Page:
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How the Feds Could Regulate Crypto (and Why All Is Not Lost for Investors) Threats of impending cryptocurrency regulation have dominated headlines in recent months, but all is not lost for crypto investors. Here are a few protections that stand in the way of a federal crypto showdown.

By Chad D. Cummings

Opinions expressed by Entrepreneur contributors are their own.

Each day seems to carry with it a new, ominous headline propounding the imminent demise of cryptocurrency. The death of Bitcoin has been predicted more than 450 times as of this writing. And yet, it seems to have staying power: more than $23 billion of Bitcoin has changed hands in the last 24 hours. Seasoned crypto investors — and their detractors — have weathered ups and downs, and there are doubtlessly more to come. But with each crash (and subsequent boom), the war drum of federal regulation increases in fervor and proximity.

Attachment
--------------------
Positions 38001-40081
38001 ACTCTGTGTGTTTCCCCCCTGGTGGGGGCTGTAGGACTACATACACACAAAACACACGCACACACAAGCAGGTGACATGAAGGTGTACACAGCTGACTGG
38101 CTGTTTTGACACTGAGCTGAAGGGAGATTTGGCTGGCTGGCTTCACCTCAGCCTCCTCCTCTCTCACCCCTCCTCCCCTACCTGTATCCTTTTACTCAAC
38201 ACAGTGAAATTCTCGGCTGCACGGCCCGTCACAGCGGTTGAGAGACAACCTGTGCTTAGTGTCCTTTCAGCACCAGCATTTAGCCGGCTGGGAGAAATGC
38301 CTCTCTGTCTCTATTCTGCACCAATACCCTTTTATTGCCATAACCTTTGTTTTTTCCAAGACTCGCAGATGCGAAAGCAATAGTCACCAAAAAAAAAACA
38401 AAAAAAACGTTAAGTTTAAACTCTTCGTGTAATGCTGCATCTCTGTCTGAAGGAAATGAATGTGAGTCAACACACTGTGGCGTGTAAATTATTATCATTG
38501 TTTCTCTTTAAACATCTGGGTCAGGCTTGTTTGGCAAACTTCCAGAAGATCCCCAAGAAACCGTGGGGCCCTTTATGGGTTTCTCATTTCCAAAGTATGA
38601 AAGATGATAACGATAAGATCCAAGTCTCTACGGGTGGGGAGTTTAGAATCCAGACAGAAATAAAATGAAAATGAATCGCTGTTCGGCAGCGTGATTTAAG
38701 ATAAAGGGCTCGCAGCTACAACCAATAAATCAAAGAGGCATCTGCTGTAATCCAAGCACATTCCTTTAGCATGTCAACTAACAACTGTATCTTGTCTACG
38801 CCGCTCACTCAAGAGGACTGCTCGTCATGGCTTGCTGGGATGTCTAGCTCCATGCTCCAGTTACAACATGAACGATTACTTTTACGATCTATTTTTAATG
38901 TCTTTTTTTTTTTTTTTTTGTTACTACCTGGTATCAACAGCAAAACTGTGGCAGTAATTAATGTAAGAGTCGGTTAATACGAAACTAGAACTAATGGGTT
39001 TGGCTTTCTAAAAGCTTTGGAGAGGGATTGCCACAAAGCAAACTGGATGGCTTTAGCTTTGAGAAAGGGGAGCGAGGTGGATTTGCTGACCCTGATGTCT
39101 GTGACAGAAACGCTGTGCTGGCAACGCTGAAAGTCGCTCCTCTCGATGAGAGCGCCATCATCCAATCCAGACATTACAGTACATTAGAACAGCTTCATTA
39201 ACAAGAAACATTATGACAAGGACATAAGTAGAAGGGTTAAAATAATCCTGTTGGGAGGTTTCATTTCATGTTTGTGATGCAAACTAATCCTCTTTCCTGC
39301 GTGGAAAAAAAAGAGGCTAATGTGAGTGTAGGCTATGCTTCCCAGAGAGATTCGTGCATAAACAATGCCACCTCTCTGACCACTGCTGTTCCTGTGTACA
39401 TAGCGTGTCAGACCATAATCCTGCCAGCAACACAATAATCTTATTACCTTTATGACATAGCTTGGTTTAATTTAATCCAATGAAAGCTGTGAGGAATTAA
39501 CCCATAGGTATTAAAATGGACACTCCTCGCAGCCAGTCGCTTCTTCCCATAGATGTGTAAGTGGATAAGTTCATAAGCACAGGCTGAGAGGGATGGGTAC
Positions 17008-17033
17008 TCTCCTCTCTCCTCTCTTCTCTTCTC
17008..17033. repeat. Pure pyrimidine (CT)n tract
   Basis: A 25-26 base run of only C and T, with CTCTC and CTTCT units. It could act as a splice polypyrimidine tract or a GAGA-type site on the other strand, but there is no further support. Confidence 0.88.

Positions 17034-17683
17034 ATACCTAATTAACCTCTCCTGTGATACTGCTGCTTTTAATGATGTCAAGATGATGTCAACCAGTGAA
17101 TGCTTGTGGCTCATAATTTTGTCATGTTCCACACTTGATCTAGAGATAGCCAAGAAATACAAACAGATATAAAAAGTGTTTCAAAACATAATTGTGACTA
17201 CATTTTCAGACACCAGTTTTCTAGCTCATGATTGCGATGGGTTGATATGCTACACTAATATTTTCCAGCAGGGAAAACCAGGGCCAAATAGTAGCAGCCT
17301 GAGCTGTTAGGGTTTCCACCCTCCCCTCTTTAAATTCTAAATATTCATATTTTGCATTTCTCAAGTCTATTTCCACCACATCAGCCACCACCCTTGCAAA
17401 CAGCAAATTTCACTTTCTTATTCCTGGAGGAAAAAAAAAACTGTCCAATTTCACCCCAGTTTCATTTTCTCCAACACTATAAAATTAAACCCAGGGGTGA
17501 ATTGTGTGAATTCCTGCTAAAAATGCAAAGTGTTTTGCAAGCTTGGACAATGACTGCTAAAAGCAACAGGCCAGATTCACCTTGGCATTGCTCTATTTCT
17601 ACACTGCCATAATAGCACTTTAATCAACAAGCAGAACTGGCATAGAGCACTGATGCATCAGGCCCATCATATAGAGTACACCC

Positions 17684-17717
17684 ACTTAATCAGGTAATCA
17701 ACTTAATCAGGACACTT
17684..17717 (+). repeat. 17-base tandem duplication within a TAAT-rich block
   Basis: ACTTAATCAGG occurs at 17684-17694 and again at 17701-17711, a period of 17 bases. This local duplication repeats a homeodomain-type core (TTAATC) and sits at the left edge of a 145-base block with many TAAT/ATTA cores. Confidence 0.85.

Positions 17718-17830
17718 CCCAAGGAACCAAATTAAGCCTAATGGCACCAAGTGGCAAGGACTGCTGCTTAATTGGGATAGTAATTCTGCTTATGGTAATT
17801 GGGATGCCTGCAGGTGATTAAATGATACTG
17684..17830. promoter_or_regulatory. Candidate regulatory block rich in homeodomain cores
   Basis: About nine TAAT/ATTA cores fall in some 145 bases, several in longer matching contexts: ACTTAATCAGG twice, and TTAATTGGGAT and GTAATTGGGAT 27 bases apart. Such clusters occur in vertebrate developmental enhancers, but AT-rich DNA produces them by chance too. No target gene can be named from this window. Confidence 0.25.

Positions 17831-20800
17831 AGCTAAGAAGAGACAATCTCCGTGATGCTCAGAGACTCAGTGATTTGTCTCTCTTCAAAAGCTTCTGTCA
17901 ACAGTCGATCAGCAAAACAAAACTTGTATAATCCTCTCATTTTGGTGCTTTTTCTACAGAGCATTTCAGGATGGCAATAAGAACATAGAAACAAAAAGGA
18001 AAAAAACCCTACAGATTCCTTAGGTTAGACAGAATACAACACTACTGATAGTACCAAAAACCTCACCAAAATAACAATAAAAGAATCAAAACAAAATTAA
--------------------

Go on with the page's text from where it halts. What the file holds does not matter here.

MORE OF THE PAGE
In November, following the well-publicized collapse of FTX, Treasury Secretary Janet Yellen chastised the crypto world in a threat that sent markets in a steep plunge: "The recent failure of a major cryptocurrency exchange and the unfortunate impact that has resulted for holders and investors of crypto assets demonstrate the need for more effective oversight of cryptocurrency markets." The specific areas of concern she identified included "comingling of customer assets, lack of transparency and conflicts of interest," which she claimed "was at the center of the crypto market stresses observed over the past week."

While a precise federal framework of crypto regulation has not yet been codified into law, she made it clear that the writing is on the wall: "Where existing regulations apply, they must be enforced rigorously so that the same protections and principles apply to crypto assets and services. The federal government, including Congress, also needs to move quickly to fill the regulatory gaps the Biden Administration has identified."